Feeds

Marathon Facebook scam targets Mac, Windows users

Social network slow to kill equal opportunity attack

The essential guide to IT transformation

Facebook users have been under a sustained attack that attempts to install malware on their Mac- or Windows-based machines by luring them to salacious videos.

According to a blog post published early Wednesday by an F-Secure researcher, the attack spreads virally using the Facebook “Like” feature, in which users register their approval of pictures, video or other content. It's the first time malware has used such viral links, the researcher said.

The attack was already in its 16th hour when the post was published a little after 9 am GMT. Some 10 hours later, the attack appeared to be ongoing, using subjects such as “oh shit, one more really freaky video” and “IMF boss Dominique Strauss-Kahn Exclusive rape Video” as bait. According to Sophos Senior Technology Consultant Graham Cluley, blogged much later on Wednesday, the only thing that changed about the scam was the subject, which had morphed to promise a sex video of celebrities Rihanna and Hayden Panettiere.

As is all the rage right now in malware attacks, the Facebook scams are actively targeting Mac users. Those who take the bait see webpages that mimic an antivirus scan taking place on an OS X system that claims it has serious malware infections. When marks install the fake security software included in the ruse, they are compromised.

A Facebook spokesman said the company doesn't comment on specific attacks but went on to contradict himself by adding “we are in the process of investigating, blocking the links, and remediating any affected users.”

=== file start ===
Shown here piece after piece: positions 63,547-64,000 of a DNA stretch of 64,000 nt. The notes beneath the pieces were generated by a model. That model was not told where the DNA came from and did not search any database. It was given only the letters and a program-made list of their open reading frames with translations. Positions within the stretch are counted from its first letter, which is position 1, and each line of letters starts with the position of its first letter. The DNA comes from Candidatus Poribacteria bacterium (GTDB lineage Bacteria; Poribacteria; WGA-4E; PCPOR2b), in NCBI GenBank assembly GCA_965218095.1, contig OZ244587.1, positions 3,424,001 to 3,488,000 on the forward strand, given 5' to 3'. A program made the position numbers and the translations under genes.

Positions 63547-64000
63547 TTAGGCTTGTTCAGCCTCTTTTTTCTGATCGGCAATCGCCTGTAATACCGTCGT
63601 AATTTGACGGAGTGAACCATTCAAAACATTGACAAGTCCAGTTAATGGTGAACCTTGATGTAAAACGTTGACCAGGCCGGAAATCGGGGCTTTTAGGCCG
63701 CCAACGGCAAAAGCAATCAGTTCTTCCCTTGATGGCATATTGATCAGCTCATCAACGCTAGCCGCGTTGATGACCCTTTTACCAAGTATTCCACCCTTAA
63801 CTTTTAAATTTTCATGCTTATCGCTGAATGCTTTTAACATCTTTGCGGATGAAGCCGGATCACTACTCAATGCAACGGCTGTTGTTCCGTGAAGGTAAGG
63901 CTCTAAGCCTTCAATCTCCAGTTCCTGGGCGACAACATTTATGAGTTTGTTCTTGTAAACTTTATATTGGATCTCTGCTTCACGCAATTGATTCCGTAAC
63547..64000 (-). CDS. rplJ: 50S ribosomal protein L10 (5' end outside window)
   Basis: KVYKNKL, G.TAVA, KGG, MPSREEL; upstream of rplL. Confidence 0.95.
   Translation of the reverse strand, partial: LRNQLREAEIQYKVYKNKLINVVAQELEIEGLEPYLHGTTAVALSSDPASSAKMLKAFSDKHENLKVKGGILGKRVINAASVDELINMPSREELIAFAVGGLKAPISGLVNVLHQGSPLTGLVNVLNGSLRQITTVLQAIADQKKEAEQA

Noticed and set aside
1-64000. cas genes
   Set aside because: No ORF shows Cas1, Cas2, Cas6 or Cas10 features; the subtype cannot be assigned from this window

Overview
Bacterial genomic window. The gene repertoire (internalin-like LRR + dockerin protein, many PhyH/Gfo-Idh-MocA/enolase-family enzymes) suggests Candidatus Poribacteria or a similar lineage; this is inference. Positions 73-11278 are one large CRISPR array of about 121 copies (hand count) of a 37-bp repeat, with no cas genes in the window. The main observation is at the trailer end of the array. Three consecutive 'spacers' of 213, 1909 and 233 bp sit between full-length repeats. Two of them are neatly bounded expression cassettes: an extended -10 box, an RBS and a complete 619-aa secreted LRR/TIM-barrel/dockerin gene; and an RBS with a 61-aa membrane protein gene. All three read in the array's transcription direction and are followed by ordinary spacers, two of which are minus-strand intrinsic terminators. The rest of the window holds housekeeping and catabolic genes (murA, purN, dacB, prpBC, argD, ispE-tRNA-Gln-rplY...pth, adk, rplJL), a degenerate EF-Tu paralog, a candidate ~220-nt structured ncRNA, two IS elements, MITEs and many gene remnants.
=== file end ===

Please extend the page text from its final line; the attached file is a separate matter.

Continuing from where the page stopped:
According to F-Secure, the attack may be harder than most for Facebook to repel because it uses the Like feature rather than links on a user's Facebook Wall, which are easier to filter.

When testing the attacks from IP addresses located in Germany, Finland, France, India and Malaysia, users were safely redirected to YouTube. Users with IP addresses based in the US and UK, however, were taken to sites offering the Mac scareware and Windows malware.

“The attack is GEO-IP as well as OS aware,” F-Secure warned. ®

Next gen security for virtualised datacentres

More from The Register

next story
e-Borders fiasco: Brits stung for £224m after US IT giant sues UK govt
Defeat to Raytheon branded 'catastrophic result'
Germany 'accidentally' snooped on John Kerry and Hillary Clinton
Dragnet surveillance picks up EVERYTHING, USA, m'kay?
Snowden on NSA's MonsterMind TERROR: It may trigger cyberwar
Plus: Syria's internet going down? That was a US cock-up
Who needs hackers? 'Password1' opens a third of all biz doors
GPU-powered pen test yields more bad news about defences and passwords
Think crypto hides you from spooks on Facebook? THINK AGAIN
Traffic fingerprints reveal all, say boffins
Rupert Murdoch says Google is worse than the NSA
Mr Burns vs. The Chocolate Factory, round three!
Microsoft cries UNINSTALL in the wake of Blue Screens of Death™
Cache crash causes contained choloric calamity
prev story

Whitepapers

5 things you didn’t know about cloud backup
IT departments are embracing cloud backup, but there’s a lot you need to know before choosing a service provider. Learn all the critical things you need to know.
Implementing global e-invoicing with guaranteed legal certainty
Explaining the role local tax compliance plays in successful supply chain management and e-business and how leading global brands are addressing this.
Build a business case: developing custom apps
Learn how to maximize the value of custom applications by accelerating and simplifying their development.
Rethinking backup and recovery in the modern data center
Combining intelligence, operational analytics, and automation to enable efficient, data-driven IT organizations using the HP ABR approach.
Next gen security for virtualised datacentres
Legacy security solutions are inefficient due to the architectural differences between physical and virtual environments.